Lawrence Donegan: These long shots can make some noise at Bellerive

We've got a breakdown of some outlandishly-priced outsiders for the US PGA Championship from our expert golfing scribe Lawrence Donegan...


It requires a special kind of ignorance to belittle the achievement of a major champion but plenty have tried over the years when it comes to at least some those who have held aloft the Wanamaker Trophy presented to the winner of the PGA Championship.

Shaun Micheel, for one, has found it hard to escape the belittlement that followed his victory at Oak Hill in 2003, when he had the audacity to hit a seven-iron to a couple of inches on the 72nd hole to secure the win. Rich Beem (winner, 2002) hasn’t been unduly burdened with praise either. Mark Brooks (1996), Keegan Bradley (2011) and even YE Yang (2009), who famously ended Tiger Woods’ streak of winning every major championship in which he led after 54 holes, are other members of the disrespected club.

during the second round at the RBC Canadian Open at Glen Abbey Golf Club on July 27, 2018 in Oakville, Canada.

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The purists don’t like an unexpected winner at a major championship at the best of times, but woe betide the journeyman pro who wins a PGA Championship. The rest of us, meanwhile, are just looking for a bit of value, the more outlandish and unlikely the better. To that end, here are five “outsiders” to watch out for this week at Bellerive.


The Englishman won’t be happy to carry the tag of outsider at a major championship but the truth is this week’s golf course fits his style about as well as a grey shirt and a pair of grey trousers. And yet, what a season he is having – a PGA Tour winner, a constant presence on leaderboards around the world and a nailed-on member of Europe’s Ryder Cup squad.

He might not be long enough off the tee to win at a place like Bellerive but he is certainly determined enough to give it a run.


Not one of the most famous names in American golf but Chappell has been growing in stature with every passing season on the PGA Tour. He is inconsistent admittedly, but when he is good he is great and, having recently recovered from injury he briefly contended on the final day at Carnoustie before coming unstuck around the Barry Burn. Clearly, he is in form.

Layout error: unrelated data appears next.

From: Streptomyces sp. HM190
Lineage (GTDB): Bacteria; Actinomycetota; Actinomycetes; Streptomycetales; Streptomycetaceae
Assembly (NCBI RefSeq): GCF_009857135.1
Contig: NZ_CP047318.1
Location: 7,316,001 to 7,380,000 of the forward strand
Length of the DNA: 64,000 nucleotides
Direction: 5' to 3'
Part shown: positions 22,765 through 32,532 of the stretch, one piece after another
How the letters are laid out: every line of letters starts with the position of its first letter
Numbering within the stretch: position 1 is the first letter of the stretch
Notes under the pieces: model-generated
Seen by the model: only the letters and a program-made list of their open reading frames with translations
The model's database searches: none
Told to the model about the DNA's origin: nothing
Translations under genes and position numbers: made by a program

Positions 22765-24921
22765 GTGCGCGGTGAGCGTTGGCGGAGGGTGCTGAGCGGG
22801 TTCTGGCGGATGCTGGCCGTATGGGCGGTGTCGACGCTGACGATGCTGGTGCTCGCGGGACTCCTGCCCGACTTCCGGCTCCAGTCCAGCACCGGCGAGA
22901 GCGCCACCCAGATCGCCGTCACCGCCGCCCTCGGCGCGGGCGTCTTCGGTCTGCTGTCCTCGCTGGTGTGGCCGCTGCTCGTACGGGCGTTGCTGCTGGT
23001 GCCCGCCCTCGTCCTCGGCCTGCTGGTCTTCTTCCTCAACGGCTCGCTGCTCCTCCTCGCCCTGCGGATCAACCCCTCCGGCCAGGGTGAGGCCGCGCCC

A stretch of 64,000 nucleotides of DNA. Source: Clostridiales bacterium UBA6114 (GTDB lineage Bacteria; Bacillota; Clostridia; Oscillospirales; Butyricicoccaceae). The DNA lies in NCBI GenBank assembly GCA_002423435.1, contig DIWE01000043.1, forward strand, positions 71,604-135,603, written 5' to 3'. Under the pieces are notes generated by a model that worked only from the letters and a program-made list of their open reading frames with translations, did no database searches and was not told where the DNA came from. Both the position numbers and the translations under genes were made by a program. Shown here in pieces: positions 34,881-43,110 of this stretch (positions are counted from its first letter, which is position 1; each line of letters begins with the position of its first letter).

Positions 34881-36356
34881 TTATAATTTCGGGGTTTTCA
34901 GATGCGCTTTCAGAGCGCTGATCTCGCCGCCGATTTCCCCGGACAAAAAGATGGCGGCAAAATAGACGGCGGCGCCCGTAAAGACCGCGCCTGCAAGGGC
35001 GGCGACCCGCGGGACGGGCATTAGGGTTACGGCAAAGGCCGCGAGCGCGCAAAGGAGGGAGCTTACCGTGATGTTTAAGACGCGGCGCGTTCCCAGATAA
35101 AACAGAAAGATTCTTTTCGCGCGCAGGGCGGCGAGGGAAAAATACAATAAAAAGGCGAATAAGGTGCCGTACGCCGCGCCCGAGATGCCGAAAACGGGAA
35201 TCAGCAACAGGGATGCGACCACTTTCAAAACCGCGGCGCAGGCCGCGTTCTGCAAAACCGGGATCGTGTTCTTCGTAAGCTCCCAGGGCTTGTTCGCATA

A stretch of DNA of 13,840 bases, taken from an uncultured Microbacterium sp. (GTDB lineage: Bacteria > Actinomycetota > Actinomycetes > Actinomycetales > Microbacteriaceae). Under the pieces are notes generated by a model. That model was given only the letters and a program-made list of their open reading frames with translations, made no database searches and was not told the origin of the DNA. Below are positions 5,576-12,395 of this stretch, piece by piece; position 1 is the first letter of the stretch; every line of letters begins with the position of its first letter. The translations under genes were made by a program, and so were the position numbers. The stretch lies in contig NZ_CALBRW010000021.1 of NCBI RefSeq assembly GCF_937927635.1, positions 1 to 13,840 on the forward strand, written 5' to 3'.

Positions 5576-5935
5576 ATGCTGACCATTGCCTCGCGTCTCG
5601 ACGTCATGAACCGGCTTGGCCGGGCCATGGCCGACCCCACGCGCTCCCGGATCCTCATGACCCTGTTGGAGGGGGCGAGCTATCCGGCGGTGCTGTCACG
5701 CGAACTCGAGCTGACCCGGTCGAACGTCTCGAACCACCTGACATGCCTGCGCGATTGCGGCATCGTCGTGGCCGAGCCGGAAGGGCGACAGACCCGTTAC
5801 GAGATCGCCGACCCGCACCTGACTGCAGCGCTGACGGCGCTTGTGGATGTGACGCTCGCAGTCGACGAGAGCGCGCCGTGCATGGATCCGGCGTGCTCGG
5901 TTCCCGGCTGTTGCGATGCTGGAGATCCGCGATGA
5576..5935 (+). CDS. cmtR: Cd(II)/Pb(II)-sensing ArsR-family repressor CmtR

More importantly, he fits the profile of a PGA Championship winner. Think of him as 2018’s version of Keegan Bradley or Jimmy Walker.


Like Poulter, Kisner is the anti-Bellerive kind of golfer. A (relatively) short hitter who putts like God on one of his better putting days.

during the first round at the RBC Canadian Open at Glen Abbey Golf Club on July 26, 2018 in Oakville, Canada.

He is currently in great form, as he showed for three days at the Open Championship, and has developed the happy knack of producing some of his best golf at the biggest events. He was in the running at last year’s PGA Championship before eventually finishing sixth. It would come as no surprise if he came close again.


Remember the name. There is a cavalry charge of brilliant young American talent coming to a major championship near you and this kid is absolutely one of the best. He has already won on the PGA Tour in his rookie season and he shows no sign of slowing down. More pertinently, he hits the ball a mile off the tee.

If he can contain his nerves he could contend.

during the third round of the 147th Open Championship at Carnoustie Golf Club on July 21, 2018 in Carnoustie, Scotland.


The Englishman has edged his way into the top 25 of the world rankings almost without trace. There is no career defining victory on his golfing CV, only ample evidence of his talent and determination to improve.

The biggest knock on him is that he misses too many cuts but that cannot be said of his major championship performances this year. He has made the weekend in all three majors, with his best finish coming at the US Open, where he finished in a tie for sixth place. Again, he doesn’t fit the big-hitting profile of the favourites, but there is ample evidence to suggest he is capable of a high finish.

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